In essence, the shared decision-making model is the application of EBM. With the adoption of EBM in clincal practice, we believe that the SDM model will become organically integrated into most (if not all) health care practices. Participating in the SDM simulation workshop was very valuable as it fostered a patient-pharmacist interaction that remained focused on the patient’s priorities and values, while still catering to the pharmacist’s goals of achieving therapeutic efficacy. This is important because, based on our experience, it seems that patients respond best to information that is organized in a fashion they can appreciate and understand, without being clouded by hazy, complex information. This experience also allowed us to hone our clinical skills by showing us how to frame our questions and topics while effectively communicating evidence-based information to patients. We believe that due to their increased involvement in reaching a decision about the treatment plan, patients will be more likely to adhere to the designated agenda – as a proactive contributor to their healthcare plan, they will be more aware of the risks and benefits of adherence, as well as the risks of non-adherence. In situations where there is no definitive therapeutic plan, the patient and pharmacist can work together to figure out whether a treatment is necessary, and if so, which treatment option is most suitable. Ultimately, the SDM model will help us address clinical siutations that require a collaborative effort from both health care provider and patient.

Submitted by:

Doctor of Pharmacy Candidates, Western University of Health Sciences:
Ani Arsenyan, BSBA, Dara Nguyen, BS, Sona Sourenian, BS
EBM Curriculum Coordinator/Faculty and Professor, College of Pharmacy:
Cynthia Jackevicius, BScPhm, PharmD, MSc, BCPS-AQ Cardiology, FCSHP, FAHA, FCCP, FCCS

Shared Decision Making: from Buenos Aires to Lyon

Submitted by Paula Riganti

We were very thrilled to participate at the ISDM conference in Lyon. We were honored to had been invited to contribute in the Special ISDM ZEFQ Issue regarding the state of implementation of SDM in different countries. The development of SDM in our country is challenging, as Mariela Barani, our lead researcher, has discussed with other colleagues at the Sunday Workshop on national strategies for implementing SDM.

We are currently exploring the perceptions from our health professionals and patients regarding SDM in our setting. Our activities in this conference included the presentation of our latest research on trans-cultural adaptation of SDM measuring, a co-chairing of one of the oral sessions and three poster presentations about women’s perceptions on breast cancer screening, a validation of a search filter for studies on patient’s values and preferences, and health professionals and patients perceptions regarding participation in SDM in a low health literacy community.  It was a great opportunity to learn from other experiences and become enlightened with a wide variety of research studies.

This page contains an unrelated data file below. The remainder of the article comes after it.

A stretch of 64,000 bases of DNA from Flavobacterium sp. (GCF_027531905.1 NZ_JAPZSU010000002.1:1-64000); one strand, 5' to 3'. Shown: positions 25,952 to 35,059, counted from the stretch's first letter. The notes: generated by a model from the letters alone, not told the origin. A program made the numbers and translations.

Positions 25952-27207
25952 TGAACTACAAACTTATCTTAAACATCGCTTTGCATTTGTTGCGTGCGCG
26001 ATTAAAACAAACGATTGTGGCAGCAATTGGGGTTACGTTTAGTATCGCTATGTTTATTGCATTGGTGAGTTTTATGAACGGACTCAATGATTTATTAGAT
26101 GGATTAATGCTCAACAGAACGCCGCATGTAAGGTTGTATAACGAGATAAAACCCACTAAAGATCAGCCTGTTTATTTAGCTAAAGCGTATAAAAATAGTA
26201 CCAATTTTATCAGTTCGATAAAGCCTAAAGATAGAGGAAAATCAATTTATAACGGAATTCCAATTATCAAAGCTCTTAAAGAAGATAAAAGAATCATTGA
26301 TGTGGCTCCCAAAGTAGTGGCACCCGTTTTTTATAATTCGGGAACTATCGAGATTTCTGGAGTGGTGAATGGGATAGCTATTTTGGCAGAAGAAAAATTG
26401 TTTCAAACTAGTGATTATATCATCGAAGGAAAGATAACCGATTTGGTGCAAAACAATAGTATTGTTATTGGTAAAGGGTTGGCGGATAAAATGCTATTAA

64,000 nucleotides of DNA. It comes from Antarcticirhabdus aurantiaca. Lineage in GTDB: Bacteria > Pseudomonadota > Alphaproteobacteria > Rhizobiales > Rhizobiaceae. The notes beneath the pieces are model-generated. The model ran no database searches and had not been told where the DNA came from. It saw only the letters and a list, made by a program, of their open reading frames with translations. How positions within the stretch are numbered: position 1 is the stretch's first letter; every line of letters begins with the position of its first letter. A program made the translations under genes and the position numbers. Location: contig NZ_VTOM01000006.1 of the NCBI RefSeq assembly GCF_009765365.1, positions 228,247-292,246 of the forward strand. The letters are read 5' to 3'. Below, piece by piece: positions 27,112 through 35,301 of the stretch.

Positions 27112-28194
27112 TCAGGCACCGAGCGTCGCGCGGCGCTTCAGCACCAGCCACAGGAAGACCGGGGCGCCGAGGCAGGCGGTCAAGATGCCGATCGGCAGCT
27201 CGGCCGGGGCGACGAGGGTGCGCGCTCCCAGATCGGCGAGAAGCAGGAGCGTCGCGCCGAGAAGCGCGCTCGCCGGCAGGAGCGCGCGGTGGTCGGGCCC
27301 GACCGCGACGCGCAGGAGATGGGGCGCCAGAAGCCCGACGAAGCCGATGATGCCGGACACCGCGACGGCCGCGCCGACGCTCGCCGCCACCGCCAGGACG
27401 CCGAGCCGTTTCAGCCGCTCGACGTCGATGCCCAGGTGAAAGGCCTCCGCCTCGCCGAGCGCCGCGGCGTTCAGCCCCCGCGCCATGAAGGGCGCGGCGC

We highlight the need for short validated tools in non-English speaking languages to aid the evaluation and improvement of clinical practice. We think that this conference will help us improve our initiative to locally empower patient-centered care research and implementation.

We also reflected with Victor Montori about SDM and financial incentives. It is on vogue worldwide today the use of financial incentives to boost SDM activities. But in practice, our perception is that those incentives only stimulate the simply registration of the use of a decision aid but does not guarantee that a SDM conversation has taken place between the patient and his caregiver. Victor agreed with us and also added other arguments for not incentivizing with money SDM: 1) SDM is good practice and that is enough to justify its introduction in clinical practice; 2) When you start paying for something, money will not last forever and after some time you will be in need of changing the financial incentive to other indicator or stop paying for it. And caregivers that have been payed for doing SDM until that moment will ask for money to continue doing it; 3) Once you start incentivize a SDM indicator, it will go up because doctors know that you are measuring it and they are being evaluated trough that indicator. After some time, when doctors forget about it, it will decline. This is called Hawthorne effect, also referred to as the observer effect, and is a type of reactivity in which individuals modify an aspect of their behavior in response to their awareness of being observed.

So we came to the conclusion that to incentivize SDM, we have to work on changing culture and make SDM a part of clinical practice.

Shared decision making in immigrant patients

Authors: Claudia C. Dobler, Gabriela Spencer-Bonilla, Michael R. Gionfriddo, Juan Pablo Brito

Shared decision making (SDM) has been widely advocated [1] and called the pinnacle of patient-centered care [2]. Translating this ideal into reality has proven challenging [3]. Several papers have identified barriers to the translation of SDM into practice [4-6]. A number of challenges arise in the context of intercultural and inter-linguistic SDM, which may be particularly pertinent to immigrant populations. Some of the challenges of SDM in an intercultural context have been summarized in a paper by Suurmond et al. [7]. These challenges include 1) language barriers, need for interpreters, 2) differences in health beliefs and concepts of illness between the patient and clinician, 3) differences in role expectations, e.g. an apparent preference for a paternalistic approach or desire for family-centered model of decision making, 4) consultation situation (e.g. time constraint and lack of culturally adapted patient information), and 5) low health literacy. Recently, our SDM Working group at Mayo discussed this article with the lens of applying the lessons to the development of an SDM tool for immigrant patients discussing preventive tuberculosis treatment with their clinicians.